Melodrama aside, a research project undertaken by the Shenyang Mint Co. Ltd appeared in the March 2011 edition of the journal 腐蚀科学与防护技术 (Corrosion Science and Protection Technology). This research was aimed at identifying the causes of white spot corrosion and in light of this knowledge, tried to propose various preventative measures.
Below is a translation (highlighted in bold) of the introduction and conclusion from the published work. The research methodology, discussion and specific results are not included in this translation, since the finer points of chemistry are not the translator’s area of expertise even in English, let alone Chinese. To clarify, we take no credit for this research or its findings. All credit is due to the researchers Kang Jin-zhe and Yu Hong.
Silver is a type of precious metal that has good conductivity, ductability, and is resistant to corrosion. Apart from its use in the television, communications, and jewellery industries, it is also widely used in China’s production of precious metal commemorative coins. Due to their lustre and rich and colourful appearance, silver commemorative coins are widely desired and revered by collectors and enthusiasts among the many numismatists. However, in exposing silver coins to air in the atmosphere, their surfaces often develop white coloured spots (or simply white spots).
White spots not only destroy the complete artistic effect of the appearance of the silver coin, but also greatly affect the coin’s collector value and price potential. According to statistics, silver coins both inside China and abroad suffer from this phenomenon. Over an extended period of time, silver may undergo a different type of colour change or tarnishing, turning yellow or black. This is different from these white spots which are not easy to remove with conventional cleaning methods. The researchers carried out extensive research on the mechanism of yellow and black discolouration, as well as reports of the appearance of white spots on silver surfaces. To achieve this, this paper will investigate the causes of the appearance of white spots on silver coins through research and analysis, as well as proposing appropriate preventative measures.
In a mild and humid climate, Cl–, O2, and H2S corrosion was the main cause that led to the development of white spots on the surface of the silver coins.
White corrosion spots on the surface of the silver coins were primarily composed of AgCl, Ag2O, and Ag2S, with the first two being dominant. Corrosion spots were white in appearance, and the colour did not change as the corrosion spots grew.
The silver surfaces supplied with oxygen and electricity differed in that the white corrosion spots showed nucleation, and growth was induced.
To prevent white corrosion spots on silver coin surfaces during the production process, silver blanks should be thoroughly dried after washing and cleaning to remove as many surface water particles as possible. At the same time it is recommended to vacuum package the finished product, or to take suitable protective measures to safeguard the surfaces of silver coins.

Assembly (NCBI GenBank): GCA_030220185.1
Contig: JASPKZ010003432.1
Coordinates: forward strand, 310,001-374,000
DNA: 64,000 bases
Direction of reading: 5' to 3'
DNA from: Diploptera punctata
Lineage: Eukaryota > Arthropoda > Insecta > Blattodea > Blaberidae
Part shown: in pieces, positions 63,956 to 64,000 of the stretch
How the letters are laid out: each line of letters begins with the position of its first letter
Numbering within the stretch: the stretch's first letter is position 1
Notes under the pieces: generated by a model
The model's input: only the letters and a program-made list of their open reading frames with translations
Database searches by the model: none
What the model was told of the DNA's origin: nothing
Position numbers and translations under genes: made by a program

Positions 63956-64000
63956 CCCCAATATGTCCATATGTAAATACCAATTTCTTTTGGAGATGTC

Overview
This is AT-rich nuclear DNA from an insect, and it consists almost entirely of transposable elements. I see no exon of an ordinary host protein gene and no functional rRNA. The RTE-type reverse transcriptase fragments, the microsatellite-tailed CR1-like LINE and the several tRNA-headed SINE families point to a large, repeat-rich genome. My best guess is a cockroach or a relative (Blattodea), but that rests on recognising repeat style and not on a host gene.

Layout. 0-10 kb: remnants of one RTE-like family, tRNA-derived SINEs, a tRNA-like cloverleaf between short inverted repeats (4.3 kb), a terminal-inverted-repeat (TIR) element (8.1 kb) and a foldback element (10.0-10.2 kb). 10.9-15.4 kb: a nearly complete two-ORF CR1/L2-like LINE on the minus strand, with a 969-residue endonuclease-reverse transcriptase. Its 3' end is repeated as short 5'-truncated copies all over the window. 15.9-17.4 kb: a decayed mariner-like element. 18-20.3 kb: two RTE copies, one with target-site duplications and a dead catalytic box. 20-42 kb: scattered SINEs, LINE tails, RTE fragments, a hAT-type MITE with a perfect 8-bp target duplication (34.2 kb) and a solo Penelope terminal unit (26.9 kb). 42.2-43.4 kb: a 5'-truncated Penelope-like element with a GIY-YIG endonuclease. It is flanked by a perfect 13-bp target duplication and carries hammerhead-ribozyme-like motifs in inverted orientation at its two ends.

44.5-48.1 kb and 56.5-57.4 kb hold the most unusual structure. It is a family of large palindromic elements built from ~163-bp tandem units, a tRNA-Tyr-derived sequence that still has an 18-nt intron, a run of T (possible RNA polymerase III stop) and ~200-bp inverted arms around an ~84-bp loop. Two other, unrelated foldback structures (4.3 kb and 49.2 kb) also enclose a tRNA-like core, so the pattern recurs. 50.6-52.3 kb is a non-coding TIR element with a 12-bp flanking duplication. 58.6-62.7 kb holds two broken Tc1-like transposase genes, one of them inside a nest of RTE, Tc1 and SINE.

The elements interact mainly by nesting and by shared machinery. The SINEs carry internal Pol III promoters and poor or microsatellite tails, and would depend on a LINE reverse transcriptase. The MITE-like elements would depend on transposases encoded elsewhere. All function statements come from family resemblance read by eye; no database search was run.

The key point made in the introduction, as far as collectors are concerned, is the recognition that white spots are a very different problem from run-of-the-mill tarnishing. The researchers highlight that white spots are a different issue, and are harder to clean with standard cleaning practices.
They conclude that the appearance of white spots is as a result of mistakes made during the production process where blanks have not been sufficiently dried. They advise thorough drying of washed blanks, and then careful vacuum packaging of the finished product. These measures should serve to protect the silver coin from the reactive ions found in the air that cause this problematic corrosion.
A full version of this paper can be found written in Chinese here: http://china-mint.info/forum/index.php?PHPSESSID=0c63156f9bb361f067a6aa06caa29a6a&action=dlattach;topic=7823.0;attach=18621
Kang, Jinzhe and Yu, Hong. “银纪念币表面滋生白斑机理研究.” 腐蚀科学与防护技术 23 (2011): 186-190.
About Modern Chinese Coins
Modern Chinese Coins refer to the precious metal Chinese coins of the China Mint that have been issued since 1979. Chinese Panda Coins are the flagship series and continue to make an excellent choice for gold and silver buyers.
This is attributable to the charm of the panda and how the China Mint artisans don’t sit still, the coins change their depictions annually (unlike alternative coins such as the American Eagles and Canadian Maple Leafs.)
The result is an ever-growing group of collectors and investors in precious metals drawn to pandas who in time wish to collect coins from specific years and sometimes build sets too.
There are dozens of other coin series that superbly portray and celebrate Chinese history and culture. Modern Chinese Coins are diverse in all respects which is fitting given the growing number of Chinese coin owners in Asia, Europe and North America.
Diverse subject matters include famous artists and paintings, the twelve animals of the lunar cycle, leaders and politicians, sports as well as animals – including the popular panda coin series.
ChineseCoins.com has the greatest selection of rare, collectible Chinese coins covering the full spectrum. Buy the highest quality coins at affordable market prices. Tangible investments of historical significance are hard to come by and when we sell some of these rare coins, often we won’t see another for months or even years.